'I'm lucky to have survived pancreatic cancer'
Amanda Davis-Baird was doing her Christmas shopping three years ago in Leicester when she got the life-changing call from her consultant.
"I was stood in the middle of a big store when he told me my cancer was operable," she says.
"I had this image of a black, creepy, spiky thing inside of me and I wanted it out. I felt dirty."
An MRI scan had found a cancerous mass on the 39-year-old's pancreas after a variety of symptoms had suggested something was wrong.
At first it was her appetite which waned. She stopped eating breakfast and then skipped lunch too because she felt full up.
Her GP gave her a prescription for indigestion and sent her home - but there were no signs of improvement.
"By then I had stopped eating and my weight had gone down to seven stones (44kg) very quickly.
"I was also experiencing pain on the left side going into my back."
An endoscopy did not find anything untoward, but Amanda's health continued to deteriorate and a subsequent ultrasound picked up the tumour.
Her sons were just nine and 12 at the time, and Amanda felt guilty about putting them through such an ordeal.
"But I had to be truthful about the cancer. I said 'I'll do everything I can to beat it'."
Pancreatic cancer has the lowest survival rates of almost every cancer, with about 4% surviving the disease for five years or more - a figure that has hardly changed in 40 years.
Experts say this may be linked to the fact that pancreatic cancer is one of the most difficult cancers to diagnose. The symptoms are often vague and can be signs of other more common illnesses, like Irritable Bowel Syndrome.
Alexandra Ford, chief executive officer at charity Pancreatic Cancer UK, says this is a key problem.
"We have evidence that people are going to their GP more often with symptoms but the signs are still not being picked up. In fact nearly 50% of people are diagnosed in A&E when it's just too late."
Symptoms include weight loss, severe back pain, abdominal pain, and jaundice which can cause an unexplained itchiness.
Pancreatic cancer is the fifth most common cause of cancer deaths in the UK, but receives only 1% of the total spending on research.
With more money research could be carried out into a symptoms database for GPs and new therapies to treat drug-resistant tumours, Ford says.
"But the holy grail would be a blood test for picking up pancreatic cancer before the symptoms appear. We think the disease could be in the body for up to 15 to 20 years."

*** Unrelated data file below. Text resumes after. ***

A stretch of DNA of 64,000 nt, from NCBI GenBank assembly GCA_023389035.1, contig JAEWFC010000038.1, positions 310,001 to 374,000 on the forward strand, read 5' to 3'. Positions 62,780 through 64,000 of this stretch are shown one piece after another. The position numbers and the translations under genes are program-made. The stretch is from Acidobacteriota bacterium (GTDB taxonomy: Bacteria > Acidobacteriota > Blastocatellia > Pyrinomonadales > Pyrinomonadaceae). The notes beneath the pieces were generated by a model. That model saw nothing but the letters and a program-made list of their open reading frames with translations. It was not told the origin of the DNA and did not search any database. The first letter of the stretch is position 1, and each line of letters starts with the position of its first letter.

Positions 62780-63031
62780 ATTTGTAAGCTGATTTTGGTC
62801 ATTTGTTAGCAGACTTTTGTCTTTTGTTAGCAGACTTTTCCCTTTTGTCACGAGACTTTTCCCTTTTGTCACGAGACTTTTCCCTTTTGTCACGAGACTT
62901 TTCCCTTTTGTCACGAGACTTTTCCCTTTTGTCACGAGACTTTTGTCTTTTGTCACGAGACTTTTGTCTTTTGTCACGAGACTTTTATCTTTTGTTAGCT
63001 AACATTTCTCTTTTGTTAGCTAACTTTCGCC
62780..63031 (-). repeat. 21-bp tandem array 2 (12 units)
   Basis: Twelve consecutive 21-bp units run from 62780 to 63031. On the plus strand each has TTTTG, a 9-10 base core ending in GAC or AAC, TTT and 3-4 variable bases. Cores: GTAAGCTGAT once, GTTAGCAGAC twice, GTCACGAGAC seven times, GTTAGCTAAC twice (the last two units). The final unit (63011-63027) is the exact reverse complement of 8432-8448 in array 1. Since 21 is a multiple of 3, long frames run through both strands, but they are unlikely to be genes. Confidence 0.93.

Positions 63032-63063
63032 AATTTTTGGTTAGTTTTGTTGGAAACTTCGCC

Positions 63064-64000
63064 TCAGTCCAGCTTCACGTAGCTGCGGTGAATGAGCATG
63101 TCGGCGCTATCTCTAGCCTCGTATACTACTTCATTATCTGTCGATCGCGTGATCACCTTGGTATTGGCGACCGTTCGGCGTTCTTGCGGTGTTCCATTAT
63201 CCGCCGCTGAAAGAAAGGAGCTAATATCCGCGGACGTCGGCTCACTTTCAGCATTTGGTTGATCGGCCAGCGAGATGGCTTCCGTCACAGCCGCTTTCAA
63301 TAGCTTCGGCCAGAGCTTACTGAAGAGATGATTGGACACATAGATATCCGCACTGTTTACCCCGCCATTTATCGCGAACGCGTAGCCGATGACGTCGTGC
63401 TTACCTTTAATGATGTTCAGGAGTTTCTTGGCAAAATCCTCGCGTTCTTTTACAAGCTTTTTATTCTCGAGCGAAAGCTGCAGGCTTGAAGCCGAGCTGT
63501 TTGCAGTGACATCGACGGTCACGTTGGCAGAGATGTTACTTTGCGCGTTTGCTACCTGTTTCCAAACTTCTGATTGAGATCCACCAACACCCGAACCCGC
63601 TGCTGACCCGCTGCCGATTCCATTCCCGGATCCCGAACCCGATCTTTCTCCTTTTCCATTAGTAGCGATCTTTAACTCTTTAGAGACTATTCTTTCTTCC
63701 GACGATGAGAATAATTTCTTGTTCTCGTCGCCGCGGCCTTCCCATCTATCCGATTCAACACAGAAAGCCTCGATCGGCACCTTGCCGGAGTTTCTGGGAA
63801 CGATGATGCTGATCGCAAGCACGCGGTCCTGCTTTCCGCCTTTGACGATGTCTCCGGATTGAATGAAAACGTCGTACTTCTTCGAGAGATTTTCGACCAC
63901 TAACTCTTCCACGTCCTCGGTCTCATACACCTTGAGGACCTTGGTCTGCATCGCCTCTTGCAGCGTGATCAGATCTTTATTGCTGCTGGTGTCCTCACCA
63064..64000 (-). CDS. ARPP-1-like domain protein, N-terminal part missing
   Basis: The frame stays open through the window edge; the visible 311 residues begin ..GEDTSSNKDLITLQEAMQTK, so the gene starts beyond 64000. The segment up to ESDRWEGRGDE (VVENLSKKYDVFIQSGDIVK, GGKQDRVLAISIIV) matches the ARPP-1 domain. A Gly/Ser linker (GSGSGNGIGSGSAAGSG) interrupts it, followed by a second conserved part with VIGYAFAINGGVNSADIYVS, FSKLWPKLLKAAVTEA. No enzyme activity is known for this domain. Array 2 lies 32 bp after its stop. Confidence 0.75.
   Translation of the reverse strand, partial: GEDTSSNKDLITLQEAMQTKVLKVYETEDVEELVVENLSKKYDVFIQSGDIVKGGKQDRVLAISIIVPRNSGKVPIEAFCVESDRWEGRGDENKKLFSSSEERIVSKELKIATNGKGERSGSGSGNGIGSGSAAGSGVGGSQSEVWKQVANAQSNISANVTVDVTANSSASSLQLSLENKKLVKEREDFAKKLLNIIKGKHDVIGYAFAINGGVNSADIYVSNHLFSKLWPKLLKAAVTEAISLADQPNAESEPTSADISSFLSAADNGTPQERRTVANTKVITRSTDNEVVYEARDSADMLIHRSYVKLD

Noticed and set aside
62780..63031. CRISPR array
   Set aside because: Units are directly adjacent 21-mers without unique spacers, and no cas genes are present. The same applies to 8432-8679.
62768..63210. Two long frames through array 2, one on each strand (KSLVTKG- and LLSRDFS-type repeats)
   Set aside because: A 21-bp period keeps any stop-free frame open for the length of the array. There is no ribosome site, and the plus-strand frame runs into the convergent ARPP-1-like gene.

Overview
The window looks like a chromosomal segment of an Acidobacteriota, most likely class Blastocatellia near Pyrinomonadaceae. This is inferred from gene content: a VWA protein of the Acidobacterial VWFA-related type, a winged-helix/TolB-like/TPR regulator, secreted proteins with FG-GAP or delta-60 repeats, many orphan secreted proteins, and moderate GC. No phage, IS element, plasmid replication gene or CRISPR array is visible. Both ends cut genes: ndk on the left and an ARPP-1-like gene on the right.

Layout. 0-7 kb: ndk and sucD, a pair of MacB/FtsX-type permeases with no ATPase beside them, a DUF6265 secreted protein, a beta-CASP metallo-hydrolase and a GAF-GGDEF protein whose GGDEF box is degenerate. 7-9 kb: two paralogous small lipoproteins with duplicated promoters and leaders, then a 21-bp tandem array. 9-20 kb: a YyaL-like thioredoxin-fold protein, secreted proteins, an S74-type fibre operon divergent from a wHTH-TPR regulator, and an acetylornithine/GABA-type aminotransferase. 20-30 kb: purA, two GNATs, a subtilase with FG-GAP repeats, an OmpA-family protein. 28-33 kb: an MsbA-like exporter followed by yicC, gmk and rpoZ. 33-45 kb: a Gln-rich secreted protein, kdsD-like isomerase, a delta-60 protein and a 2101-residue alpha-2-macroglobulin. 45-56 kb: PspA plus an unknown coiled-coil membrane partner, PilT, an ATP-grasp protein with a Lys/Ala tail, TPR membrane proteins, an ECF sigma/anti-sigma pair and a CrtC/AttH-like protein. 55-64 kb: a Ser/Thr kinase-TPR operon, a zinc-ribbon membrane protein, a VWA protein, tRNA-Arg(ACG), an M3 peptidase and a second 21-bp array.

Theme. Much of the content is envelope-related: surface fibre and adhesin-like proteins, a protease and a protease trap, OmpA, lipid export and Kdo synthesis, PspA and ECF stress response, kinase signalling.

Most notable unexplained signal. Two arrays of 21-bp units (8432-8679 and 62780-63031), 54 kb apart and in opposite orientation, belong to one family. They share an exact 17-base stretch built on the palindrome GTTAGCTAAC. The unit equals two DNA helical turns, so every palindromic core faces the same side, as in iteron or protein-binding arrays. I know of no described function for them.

Amanda believes that it was only because she was able to get scans using private healthcare insurance that her cancer was discovered in time.
By the day of her operation, in December 2009, she had stopped working because of the constant, agonising pain. Rather than being nervous about the operation, she was looking forward to getting rid of the cancer for good.
During eight hours of surgery, doctors removed the tail and body of her pancreas, her spleen and some of her adrenal glands.
When she woke up, she could feel nothing as a result of having an epidural but within eight days she was off morphine completely and ready to come home, albeit in a wheelchair.
The next stage was having chemotherapy - and that was "pretty hideous", she says.
"I had to postpone my 40th birthday party in the summer and spent the rest of the year recovering."
But Amanda has not let the illness stop her doing what she wants to do.
She completed a triathlon last year, a long-held goal for regaining fitness, and has plans to compete in more events in the future. Feeling stronger physically makes her feel stronger emotionally, and gives her family a lift too.
Three years on, Amanda has had the all-clear. Every six months she will have a check-up to see if the cancer has returned, but she is positive that the worst is behind her now.
Some aspects of her life have changed as a result of the pancreatic cancer.
She has to watch her diet carefully, avoiding fatty foods and concentrating on eating salads, vegetables and fish. She also takes a supplement to help the digestion of the food. Taking penicillin helps her immune system and she has found out she is now pre-diabetic.
"But it's manageable, it's nothing." she says frankly. "I feel I've cracked it."
Amanda is one of the lucky 10% whose cancer is operable and one of the few survivors who can tell their story of overcoming pancreatic cancer.
But the survival of many more people is dependent on raising the profile of a difficult and deadly disease.